The CBd
Bonner, SMA, 260.

caduceus are common attributes of Anubis, but the head of the figure resembles a horse's head as much as or more than a dog's. Perhaps a horse demon, of the kind worshiped by charioteers, fused with Anubis; here it may be a processional figure, a votary disguised as the god. See the next number.
Rev. Plain.
Carnelian. Upright oval, 11 X 9 X 2.
R. O. M. A. G 5579
Obv. Animal-headed person standing to r., clothed in tunic and himation; caduceus held over r. shoulder, sistrum in extended r. hand. Probably Anubis, though the head could be taken for that of a horse. The design may represent a processional figure dressed as Anubis rather than a statue of the god.
Rev. Plain.
Dark-brown sard (?). Upright oval, with reverse cut in eight sloping faces. 14 X 10.
Obv. Female figure with animal head, standing to front, head to l., clothed in a long tunic which leaves the breasts bare, and an upper garment draped diagonally across the body. In the r. hand is a thyrsus, a large tuft of leaves fixed on a crooked stick; in the l. a caduceus.
The head of the figure resembles that of an ass (as often; cf. Angelos, 2, 60, and Pl. 4), but is probably meant for the dog or jackal head of Anubis, who, in his Hellenized form carries the caduceus. For the curious circumstance that a woman wears the head of Anubis and carries a thyrsus as well as a caduceus, one can only suggest, as a possible explanation, that the Hellenized Anubis, like Dionysus, had his Bacchae. Like the last two numbers, this design probably represents a processional figure.
Rev. Concealed by the setting.
Brown sard, in modern ring. Upright oval, ca. 15 X 12.
The obverse face is convex. The illustration is enlarged by a little less than one fourth.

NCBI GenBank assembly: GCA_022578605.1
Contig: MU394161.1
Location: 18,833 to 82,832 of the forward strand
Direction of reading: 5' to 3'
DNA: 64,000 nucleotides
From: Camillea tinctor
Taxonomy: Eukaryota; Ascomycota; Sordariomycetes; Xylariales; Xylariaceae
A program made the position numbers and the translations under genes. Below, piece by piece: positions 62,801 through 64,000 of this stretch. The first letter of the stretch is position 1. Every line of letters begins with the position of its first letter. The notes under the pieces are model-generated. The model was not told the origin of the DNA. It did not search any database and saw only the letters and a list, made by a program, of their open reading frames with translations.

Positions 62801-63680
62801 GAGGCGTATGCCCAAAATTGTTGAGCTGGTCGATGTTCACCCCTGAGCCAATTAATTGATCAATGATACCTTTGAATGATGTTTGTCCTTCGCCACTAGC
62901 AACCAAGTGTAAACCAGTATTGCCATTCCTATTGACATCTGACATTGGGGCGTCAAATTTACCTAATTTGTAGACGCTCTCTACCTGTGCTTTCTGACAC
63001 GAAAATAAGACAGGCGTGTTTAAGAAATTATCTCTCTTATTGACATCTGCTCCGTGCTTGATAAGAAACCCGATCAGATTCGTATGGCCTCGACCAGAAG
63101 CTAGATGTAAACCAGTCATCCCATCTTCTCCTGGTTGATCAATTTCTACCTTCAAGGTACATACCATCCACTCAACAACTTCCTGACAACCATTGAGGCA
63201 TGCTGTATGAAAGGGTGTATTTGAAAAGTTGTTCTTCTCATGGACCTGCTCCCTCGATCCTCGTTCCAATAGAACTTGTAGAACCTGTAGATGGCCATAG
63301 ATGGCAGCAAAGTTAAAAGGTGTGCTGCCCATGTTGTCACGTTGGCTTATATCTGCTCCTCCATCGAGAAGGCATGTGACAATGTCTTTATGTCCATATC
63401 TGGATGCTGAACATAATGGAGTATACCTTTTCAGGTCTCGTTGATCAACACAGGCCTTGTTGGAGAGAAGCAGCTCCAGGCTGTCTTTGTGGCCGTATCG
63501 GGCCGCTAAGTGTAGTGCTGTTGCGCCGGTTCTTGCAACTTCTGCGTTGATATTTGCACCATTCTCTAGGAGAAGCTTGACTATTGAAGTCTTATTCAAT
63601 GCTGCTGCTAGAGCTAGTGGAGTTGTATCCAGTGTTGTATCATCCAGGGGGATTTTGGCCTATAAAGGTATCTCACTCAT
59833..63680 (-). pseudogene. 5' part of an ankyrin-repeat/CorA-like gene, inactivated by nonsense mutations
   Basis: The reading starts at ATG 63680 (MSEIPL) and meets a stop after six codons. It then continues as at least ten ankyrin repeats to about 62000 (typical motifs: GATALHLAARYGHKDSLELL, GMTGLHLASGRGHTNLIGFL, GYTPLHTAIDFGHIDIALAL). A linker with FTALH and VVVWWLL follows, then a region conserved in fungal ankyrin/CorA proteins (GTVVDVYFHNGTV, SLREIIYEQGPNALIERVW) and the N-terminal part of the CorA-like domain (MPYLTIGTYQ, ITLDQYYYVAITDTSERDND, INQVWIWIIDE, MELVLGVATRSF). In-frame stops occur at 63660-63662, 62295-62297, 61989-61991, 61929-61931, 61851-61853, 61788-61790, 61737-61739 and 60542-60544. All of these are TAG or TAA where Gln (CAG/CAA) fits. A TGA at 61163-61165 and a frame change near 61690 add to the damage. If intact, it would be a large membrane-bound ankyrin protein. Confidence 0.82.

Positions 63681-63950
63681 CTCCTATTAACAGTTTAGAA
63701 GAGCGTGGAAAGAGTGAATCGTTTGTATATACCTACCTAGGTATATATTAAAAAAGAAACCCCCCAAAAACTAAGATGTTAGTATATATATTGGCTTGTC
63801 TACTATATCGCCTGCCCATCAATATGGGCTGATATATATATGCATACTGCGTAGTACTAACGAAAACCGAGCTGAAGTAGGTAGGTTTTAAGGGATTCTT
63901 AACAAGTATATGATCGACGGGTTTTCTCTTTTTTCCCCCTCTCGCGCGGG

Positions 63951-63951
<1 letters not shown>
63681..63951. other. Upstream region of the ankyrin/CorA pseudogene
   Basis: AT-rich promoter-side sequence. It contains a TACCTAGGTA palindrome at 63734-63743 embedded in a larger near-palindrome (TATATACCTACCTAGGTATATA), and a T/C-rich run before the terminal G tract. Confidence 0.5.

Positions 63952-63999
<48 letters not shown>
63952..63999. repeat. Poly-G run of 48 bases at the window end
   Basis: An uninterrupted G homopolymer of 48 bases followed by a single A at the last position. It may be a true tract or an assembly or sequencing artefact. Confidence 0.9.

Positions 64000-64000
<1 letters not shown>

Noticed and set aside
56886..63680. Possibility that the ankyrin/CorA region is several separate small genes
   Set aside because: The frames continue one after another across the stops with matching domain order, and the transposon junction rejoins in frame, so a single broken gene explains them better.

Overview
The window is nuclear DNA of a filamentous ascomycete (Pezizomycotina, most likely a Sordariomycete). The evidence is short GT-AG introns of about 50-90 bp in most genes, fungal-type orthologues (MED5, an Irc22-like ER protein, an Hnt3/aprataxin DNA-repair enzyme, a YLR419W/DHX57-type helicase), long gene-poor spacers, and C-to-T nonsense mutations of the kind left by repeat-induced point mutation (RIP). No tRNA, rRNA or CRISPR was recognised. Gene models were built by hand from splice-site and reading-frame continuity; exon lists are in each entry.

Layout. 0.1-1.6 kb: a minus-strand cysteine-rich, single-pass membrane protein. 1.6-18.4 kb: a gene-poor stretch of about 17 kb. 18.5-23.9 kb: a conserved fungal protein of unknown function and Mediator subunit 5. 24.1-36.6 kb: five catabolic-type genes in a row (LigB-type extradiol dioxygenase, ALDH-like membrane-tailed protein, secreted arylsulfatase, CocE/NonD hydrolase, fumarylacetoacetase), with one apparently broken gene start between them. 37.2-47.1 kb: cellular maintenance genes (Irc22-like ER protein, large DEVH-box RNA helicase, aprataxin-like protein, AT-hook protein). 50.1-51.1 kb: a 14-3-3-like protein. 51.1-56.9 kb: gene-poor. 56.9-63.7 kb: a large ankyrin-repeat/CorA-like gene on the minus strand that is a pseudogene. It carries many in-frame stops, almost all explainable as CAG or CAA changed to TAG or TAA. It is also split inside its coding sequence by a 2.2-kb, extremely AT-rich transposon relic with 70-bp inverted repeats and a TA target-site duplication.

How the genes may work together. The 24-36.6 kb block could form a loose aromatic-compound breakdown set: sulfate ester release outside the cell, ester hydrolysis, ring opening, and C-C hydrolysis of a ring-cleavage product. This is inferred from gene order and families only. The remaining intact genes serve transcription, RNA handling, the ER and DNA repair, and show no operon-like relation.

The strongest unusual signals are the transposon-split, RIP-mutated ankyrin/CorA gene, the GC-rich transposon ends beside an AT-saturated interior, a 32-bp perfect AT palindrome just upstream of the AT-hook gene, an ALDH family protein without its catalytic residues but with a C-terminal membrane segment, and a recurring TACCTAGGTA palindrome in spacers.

Obv. God with head and neck of a water bird (Thoth?) standing to l., clad only in apron, ankh in each hand. Star at each side of neck, two characters on each side below. The bird's head and neck are probably meant for those of an ibis, but the resemblance is slight. The bill is little longer in proportion than that of a goose. Cf. De Ridder 3465 (Pl. 29), which is more accurate in this respect.
Rev. Abrasax.
Brown jasper. Upright oblong with rounded corners, 24 X 16 Χ 3.
Obv. Harpocrates seated to l. on lotus capsule, disk on head, r. hand to mouth, flail over l. shoulder. The lotus capsule rests on the head of a cobra, which supports an ear of grain at each side in its coils. Animals grouped round him as follows: above, three scarab beetles; at l., two hawks (crowned, as usual), two goats, a snake, a crocodile; at r., one hawk, one goat, two snakes, a crocodile; the third crocodile is at the bottom under the cobra which supports the lotus. Between the lotus capsule and the single snake at l., the sign , apparently sa, “protection” (Gardiner, Sign-list V 17).
Rev. Ibis-headed god seated to l. in high-backed chair; wears headcloth, a close-fitting tunic reaching to feet, and a crown or head ornament consisting of a low upright projection between two longer horizontal members. The god, apparently Thoth, holds in his r. hand a scepter with the head of an animal, horned or long-eared, apparently the was scepter, and two uncertain objects, perhaps flails or fly-whisks. Inscription beginning above and encircling margin, the Chabrach

Last modified: 2012-11-06 15:20:55

Related objects: 3 item(s)